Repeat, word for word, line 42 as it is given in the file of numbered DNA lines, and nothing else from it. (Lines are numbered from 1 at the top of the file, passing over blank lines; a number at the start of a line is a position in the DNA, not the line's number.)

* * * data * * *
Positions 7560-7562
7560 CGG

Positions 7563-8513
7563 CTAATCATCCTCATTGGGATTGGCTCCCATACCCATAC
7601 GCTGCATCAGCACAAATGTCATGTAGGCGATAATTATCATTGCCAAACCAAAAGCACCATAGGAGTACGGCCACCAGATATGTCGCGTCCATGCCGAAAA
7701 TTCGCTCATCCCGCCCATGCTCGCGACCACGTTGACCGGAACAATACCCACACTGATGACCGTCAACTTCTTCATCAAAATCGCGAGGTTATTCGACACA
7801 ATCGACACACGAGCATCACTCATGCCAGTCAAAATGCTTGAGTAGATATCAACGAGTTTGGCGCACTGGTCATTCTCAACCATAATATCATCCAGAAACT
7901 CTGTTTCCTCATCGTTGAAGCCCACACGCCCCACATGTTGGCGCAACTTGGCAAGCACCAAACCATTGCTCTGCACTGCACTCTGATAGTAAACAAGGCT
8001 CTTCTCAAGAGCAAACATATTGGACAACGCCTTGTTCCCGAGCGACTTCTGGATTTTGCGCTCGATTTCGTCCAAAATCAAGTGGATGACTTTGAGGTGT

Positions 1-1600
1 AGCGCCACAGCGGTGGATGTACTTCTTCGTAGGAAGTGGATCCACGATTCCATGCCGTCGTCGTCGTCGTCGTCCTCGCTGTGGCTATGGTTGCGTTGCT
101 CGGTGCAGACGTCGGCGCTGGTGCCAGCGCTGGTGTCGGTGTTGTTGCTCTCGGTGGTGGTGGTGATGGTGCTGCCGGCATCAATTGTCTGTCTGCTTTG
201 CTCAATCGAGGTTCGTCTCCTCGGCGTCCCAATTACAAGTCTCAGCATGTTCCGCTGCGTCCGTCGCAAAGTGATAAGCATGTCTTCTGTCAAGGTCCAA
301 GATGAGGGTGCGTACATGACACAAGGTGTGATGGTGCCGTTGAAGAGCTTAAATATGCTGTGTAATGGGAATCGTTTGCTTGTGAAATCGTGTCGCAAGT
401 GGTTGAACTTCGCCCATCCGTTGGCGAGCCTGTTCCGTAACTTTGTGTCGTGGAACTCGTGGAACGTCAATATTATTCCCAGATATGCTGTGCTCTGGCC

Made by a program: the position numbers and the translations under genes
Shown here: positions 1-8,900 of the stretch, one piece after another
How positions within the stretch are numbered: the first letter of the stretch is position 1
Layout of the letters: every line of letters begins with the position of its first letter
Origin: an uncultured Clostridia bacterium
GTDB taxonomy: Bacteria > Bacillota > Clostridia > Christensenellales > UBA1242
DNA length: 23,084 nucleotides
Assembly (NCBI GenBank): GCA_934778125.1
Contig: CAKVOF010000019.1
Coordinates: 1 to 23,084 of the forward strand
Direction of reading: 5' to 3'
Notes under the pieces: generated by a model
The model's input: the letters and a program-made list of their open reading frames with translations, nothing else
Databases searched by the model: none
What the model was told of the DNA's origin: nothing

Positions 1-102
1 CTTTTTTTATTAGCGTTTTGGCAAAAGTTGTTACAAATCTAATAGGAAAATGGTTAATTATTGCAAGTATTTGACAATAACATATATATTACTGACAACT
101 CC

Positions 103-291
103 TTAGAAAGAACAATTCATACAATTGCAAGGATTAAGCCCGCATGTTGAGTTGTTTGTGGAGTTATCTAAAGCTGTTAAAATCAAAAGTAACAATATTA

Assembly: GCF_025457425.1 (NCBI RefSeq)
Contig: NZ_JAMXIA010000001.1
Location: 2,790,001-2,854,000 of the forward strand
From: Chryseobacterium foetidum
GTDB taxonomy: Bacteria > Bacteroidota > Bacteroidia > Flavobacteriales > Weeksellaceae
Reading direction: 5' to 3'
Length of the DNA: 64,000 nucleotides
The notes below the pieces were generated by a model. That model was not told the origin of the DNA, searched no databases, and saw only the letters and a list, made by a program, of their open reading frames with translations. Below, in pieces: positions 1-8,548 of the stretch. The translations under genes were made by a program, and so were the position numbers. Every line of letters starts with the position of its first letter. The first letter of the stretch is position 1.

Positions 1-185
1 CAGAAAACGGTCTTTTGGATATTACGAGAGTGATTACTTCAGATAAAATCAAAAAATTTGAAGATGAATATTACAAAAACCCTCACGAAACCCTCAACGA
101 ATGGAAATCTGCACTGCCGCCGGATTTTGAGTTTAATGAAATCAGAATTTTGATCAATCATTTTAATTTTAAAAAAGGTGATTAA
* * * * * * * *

Length of the DNA: 64,000 nucleotides